Seward Johnson was born in New Jersey in 1930 and subsequently lived in London, Paris, and Bermuda. He graduated from the college preparatory Forman School in Litchfield, Connecticut before attending the University of Maine. Enlisting in the Navy, Johnson spent four years aboard the U.S.S. Gloucester, the only ship hit by enemy fire during the Korean War. Johnson settled in New Jersey to raise a family with his wife and now spends his time in New York City, Nantucket and Key West.
Johnson’s earliest artistic efforts were in painting but as his aesthetic developed, he gravitated more toward sculpture. Having no formal training beyond a series of classes in Cambridge, MA, his first cast work of sculpture won the Award in Steel Art competition which included 7,000 entries. Now famous worldwide for his life-size bronze figurative sculptures, Seward Johnson’s works are exhibited internationally and are included in private collections, museums, and public art collections too numerous to mention. Johnson’s body of work consists of three distinct series: the Celebrating the Familiar man on the street works, the collection called Icons Revisited based upon images in the collective unconscious, and the Beyond the Frame series inspired by Impressionist paintings. He has completed a series of over 30 works based on Impressionist and Post- Impressionist masterworks. “I want my work to disappear into the landscape and then take a viewer by surprise. After he gets over the shock of being fooled, it becomes an emotional discovery. Then he owns the sculpture. People often revisit their favorites. They become like friends,” Seward Johnson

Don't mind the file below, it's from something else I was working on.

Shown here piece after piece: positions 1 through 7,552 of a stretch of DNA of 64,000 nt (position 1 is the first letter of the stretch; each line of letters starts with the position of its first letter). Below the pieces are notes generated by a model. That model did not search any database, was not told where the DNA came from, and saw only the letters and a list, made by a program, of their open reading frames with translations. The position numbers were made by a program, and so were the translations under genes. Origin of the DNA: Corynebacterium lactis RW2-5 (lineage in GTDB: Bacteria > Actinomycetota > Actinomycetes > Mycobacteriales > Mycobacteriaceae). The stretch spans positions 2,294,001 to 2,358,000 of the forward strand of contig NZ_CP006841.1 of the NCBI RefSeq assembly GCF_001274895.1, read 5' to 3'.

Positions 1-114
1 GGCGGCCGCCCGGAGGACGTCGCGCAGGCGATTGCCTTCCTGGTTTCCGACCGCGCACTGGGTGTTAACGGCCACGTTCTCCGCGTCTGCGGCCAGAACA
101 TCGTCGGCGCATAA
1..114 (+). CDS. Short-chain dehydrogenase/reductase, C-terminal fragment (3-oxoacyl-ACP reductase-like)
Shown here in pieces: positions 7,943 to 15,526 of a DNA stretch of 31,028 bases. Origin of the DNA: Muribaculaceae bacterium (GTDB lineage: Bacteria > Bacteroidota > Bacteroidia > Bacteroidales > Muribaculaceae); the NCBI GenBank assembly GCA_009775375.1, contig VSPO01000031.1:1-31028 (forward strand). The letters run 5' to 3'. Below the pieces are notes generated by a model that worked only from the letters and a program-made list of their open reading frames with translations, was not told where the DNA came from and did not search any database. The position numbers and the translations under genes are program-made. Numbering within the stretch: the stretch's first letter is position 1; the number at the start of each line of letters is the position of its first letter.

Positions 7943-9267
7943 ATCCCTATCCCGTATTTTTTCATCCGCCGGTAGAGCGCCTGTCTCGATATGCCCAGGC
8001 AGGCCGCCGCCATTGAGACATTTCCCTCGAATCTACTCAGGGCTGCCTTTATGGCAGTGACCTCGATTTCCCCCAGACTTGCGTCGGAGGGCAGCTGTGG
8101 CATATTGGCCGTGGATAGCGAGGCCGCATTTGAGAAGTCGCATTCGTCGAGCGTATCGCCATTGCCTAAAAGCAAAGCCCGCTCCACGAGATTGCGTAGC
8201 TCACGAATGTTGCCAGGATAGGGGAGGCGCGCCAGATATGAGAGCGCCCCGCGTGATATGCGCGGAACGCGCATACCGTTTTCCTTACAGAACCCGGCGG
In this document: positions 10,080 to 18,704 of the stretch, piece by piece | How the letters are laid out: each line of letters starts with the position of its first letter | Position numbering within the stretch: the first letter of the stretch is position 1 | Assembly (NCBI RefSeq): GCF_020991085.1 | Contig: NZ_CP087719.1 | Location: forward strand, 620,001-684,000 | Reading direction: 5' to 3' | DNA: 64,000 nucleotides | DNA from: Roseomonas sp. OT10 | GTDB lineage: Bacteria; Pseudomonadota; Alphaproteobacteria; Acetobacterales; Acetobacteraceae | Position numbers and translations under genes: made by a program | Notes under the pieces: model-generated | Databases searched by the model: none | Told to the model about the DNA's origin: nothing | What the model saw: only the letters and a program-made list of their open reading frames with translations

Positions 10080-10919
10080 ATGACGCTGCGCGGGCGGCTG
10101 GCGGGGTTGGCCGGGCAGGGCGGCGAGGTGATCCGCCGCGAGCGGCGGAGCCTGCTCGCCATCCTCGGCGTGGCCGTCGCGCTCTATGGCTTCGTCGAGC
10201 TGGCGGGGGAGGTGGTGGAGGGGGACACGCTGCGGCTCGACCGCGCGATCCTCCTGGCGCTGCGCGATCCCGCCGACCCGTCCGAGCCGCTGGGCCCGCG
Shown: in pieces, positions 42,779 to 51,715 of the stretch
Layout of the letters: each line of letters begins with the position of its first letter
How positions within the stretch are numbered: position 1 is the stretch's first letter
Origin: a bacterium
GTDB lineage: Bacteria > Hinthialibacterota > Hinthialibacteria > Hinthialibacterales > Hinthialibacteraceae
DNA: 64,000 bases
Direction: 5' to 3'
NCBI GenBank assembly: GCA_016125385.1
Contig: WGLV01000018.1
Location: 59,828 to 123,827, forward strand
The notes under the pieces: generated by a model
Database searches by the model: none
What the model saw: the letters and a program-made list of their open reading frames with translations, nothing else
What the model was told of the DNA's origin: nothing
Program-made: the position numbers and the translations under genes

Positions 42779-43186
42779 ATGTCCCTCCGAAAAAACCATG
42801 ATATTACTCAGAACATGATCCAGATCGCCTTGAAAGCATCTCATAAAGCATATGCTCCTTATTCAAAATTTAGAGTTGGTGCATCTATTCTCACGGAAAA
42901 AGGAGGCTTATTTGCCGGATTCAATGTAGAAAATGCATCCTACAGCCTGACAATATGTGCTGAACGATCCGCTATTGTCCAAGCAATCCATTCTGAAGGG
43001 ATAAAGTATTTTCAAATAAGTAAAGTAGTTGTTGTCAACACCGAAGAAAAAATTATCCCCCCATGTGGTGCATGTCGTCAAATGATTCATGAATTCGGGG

In addition to Johnson’s head turning sculptures, the artist’s generosity of spirit is evident in his many philanthropic endeavors, of which the founding vision for Grounds For Sculpture is one of the most highly regarded.
“…it’s easy sometimes to forget the simple things that give us pleasure. If we open our eyes, life is marvelous. The human spirit triumphs, if only for moments in a day. I try to have my work call attention to those moments.” Seward Johnson